after a finite number of hits.
Yes, Please, OP, don't hammer his site like that. He's doing us all a
favor, one which I am now taking advantage of once a day. Hitting a web
site every second starts to look like a DOS attack and would NOT be
appreciated by anyone. He will be able to block your requests but it
will still affect his service negatively.
Char Jackson
2018-01-26 05:29:02 UTC
Permalink
On Thu, 25 Jan 2018 21:58:26 -0500, Nil
Post by Nil
Post by Char Jackson
I'd be hesitant to hit it every second because of the note (in a
X-RTFM: Learn about this site at http://bit.ly/icanhazip-faq and
do not abuse the service.
I don't know what he considers abuse. At least you're stopping
after a finite number of hits.
Yes, Please, OP, don't hammer his site like that. He's doing us all a
favor, one which I am now taking advantage of once a day. Hitting a web
site every second starts to look like a DOS attack and would NOT be
appreciated by anyone. He will be able to block your requests but it
will still affect his service negatively.
"This is why we can't have nice things." :-)
--
Char Jackson
Nil
2018-01-24 08:12:41 UTC
Permalink
Post by Timofei Krasniqi
I like
curl icanhazip.com
in linux.
The WAN IP result is 'clean' and free of any html.
I like that, too! You can get both the IPv4 and 6 addresses. Cool!
Thanks for the tip.
Post by Timofei Krasniqi
I believe there are Win32 & Win64 available as well.
https://curl.haxx.se/download.html
R.Wieser
2018-01-23 07:17:38 UTC
Permalink
Timofei,
Post by Timofei Krasniqi
Is there a way to introduce a variable into that equation easily?
Nope, not when using it that way.

But what about using a couple of shortcuts ? Than its becomes as easy as
clicking one.
Post by Timofei Krasniqi
Is there a way to make it loop easily?
If you want more control over what happens, you could use a batch (.bat) or
maybe even a VBScript (.vbs) file.
Post by Timofei Krasniqi
Actually, all I need is a click when the network connects and a bong when
it disconnects.
... especially whe you want to do something like that.

For the batch file you could append a "find" to your command testing for the
connected/disconnected result (the result will be in the "errorlevel"
variable, which you can test).

Pseudo code (for both a batch or VBScript solution)

do a single ping and check for OK result
If not, jump to previous line
Play a 'click' sound
do a single ping and check for failed result
If not, jump to previous line
Play a 'bong' sound
jump to first line

Regards,
Rudy Wieser
J. P. Gilliver (John)
2018-01-23 12:06:15 UTC
Permalink
Post by R.Wieser
Timofei,
Post by Timofei Krasniqi
Is there a way to introduce a variable into that equation easily?
Nope, not when using it that way.
But what about using a couple of shortcuts ? Than its becomes as easy as
clicking one.
Post by Timofei Krasniqi
Is there a way to make it loop easily?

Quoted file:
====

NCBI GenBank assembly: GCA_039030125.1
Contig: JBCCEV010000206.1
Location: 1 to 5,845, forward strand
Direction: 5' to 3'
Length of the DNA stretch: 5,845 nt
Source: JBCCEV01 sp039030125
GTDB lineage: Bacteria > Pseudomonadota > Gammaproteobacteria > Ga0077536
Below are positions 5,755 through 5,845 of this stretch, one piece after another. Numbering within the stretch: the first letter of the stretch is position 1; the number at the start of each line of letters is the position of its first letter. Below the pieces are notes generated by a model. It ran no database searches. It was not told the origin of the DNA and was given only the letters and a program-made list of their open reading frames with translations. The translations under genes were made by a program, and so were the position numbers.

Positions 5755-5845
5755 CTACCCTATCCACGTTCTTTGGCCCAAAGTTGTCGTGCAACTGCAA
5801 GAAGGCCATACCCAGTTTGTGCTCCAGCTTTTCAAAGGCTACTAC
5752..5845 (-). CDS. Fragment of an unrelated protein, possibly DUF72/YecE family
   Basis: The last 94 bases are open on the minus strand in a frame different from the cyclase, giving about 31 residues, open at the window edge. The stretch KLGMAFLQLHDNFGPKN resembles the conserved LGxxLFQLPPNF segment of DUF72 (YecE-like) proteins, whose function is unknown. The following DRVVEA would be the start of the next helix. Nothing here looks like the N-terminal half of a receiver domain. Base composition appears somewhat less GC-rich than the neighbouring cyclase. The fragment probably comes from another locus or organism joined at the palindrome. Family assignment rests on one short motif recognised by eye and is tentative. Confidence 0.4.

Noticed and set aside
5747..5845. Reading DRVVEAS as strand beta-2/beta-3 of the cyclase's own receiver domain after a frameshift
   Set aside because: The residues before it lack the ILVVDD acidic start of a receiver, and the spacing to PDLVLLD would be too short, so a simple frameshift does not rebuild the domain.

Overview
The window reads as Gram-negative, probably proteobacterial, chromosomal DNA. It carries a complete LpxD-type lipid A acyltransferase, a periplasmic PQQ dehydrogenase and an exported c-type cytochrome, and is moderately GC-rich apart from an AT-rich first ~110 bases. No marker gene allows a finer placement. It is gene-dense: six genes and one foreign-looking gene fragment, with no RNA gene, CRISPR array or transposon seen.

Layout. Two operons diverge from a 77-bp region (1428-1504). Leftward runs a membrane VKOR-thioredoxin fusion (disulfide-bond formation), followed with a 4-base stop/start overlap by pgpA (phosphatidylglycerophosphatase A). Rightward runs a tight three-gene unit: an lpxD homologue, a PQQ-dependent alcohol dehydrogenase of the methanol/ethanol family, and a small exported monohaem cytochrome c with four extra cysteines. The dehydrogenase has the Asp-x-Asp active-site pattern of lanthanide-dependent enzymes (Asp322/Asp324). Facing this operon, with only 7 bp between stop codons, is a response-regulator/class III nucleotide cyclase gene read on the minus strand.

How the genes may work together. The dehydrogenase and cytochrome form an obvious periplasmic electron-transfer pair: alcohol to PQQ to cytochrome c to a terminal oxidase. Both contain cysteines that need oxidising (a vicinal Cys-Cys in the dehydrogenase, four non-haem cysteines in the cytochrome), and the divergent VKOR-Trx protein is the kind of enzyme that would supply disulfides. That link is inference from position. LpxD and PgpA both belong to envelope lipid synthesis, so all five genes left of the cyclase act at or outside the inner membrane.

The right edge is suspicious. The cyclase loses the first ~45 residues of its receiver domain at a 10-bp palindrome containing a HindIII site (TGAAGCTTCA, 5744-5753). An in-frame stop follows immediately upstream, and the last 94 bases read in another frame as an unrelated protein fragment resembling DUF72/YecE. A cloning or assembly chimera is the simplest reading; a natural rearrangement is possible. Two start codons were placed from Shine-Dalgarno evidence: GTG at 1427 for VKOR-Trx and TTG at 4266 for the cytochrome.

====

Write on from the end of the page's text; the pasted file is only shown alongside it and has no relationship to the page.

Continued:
If you want more control over what happens, you could use a batch (.bat) or
maybe even a VBScript (.vbs) file.
Post by Timofei Krasniqi
Actually, all I need is a click when the network connects and a bong when
it disconnects.
... especially whe you want to do something like that.
For the batch file you could append a "find" to your command testing for the
connected/disconnected result (the result will be in the "errorlevel"
variable, which you can test).
Pseudo code (for both a batch or VBScript solution)
do a single ping and check for OK result
If not, jump to previous line
Play a 'click' sound
do a single ping and check for failed result
If not, jump to previous line
Play a 'bong' sound
jump to first line
Regards,
Rudy Wieser
I would suggest some waits in there, otherwise (a) it _might_ impact
your network (and CPU, though only marginally) usage (b) it might
irritate the owners of the hosts you're pinging.

Both of these are almost certainly unimportant, but on principle, I'd
put them in. Either that or select hosts (at least for the fail test)
that are slow to respond, if any such exist.
--
J. P. Gilliver. UMRA: 1960/<1985 MB++G()AL-IS-Ch++(p)***@T+H+Sh0!:`)DNAf

Who's General Failure & why's he reading my disk? (Stolen from another .sig)
JJ
2018-01-23 12:39:40 UTC
Permalink
Post by Timofei Krasniqi
What is quick (efficient) way to ping various {a,b,c} servers?
When I switch networks, which I do frequently, it's not always easy to tell
that I'm "on" the new network - so - I ping until the ping starts
responding, and when the network goes down, the ping stops responding.
Start > Run > %windir%\system32\cmd.exe /K "C:\Windows\System32\PING.exe -t www.google.com"
But sometimes I want to ping some other main server, not just google.
Is there a way to introduce a variable into that equation easily?
a = google.com
b = microsoft.com
c = apple.com
etc.
You can use a batch file that prompts for the server name to ping. e.g.

@echo off
setlocal
set n=%1
if "%n%" == "" (
set /p "n=Enter host/IP (leave empty for www.google.com): "
)
if "%n%" == "" set n=www.google.com
ping -t %n%

You can create a shortcut file to the batch file and directly pass the
server name, so that it won't ask for the server name. Use that shortcut for
your main pinger. The command line for the shortcut should be e.g.

pinger.bat www.google.com

Create another shortcut file without specifying the server name, and use
that when you need to ping another server.
Timofei Krasniqi
2018-01-23 19:58:15 UTC
Permalink
Post by JJ
@echo off
setlocal
set n=%1
if "%n%" == "" (
set /p "n=Enter host/IP (leave empty for www.google.com): "
)
if "%n%" == "" set n=www.google.com
ping -t %n%
This worked perfectly!
Thank you so very much for helping me and others at the same time.

To give back in return, here is a quick step by step tutorial
that should work if people just cut and paste what is below.

This solution will be archived for posterity to:
<http://tinyurl.com/microsoft-public-windowsxp-gen>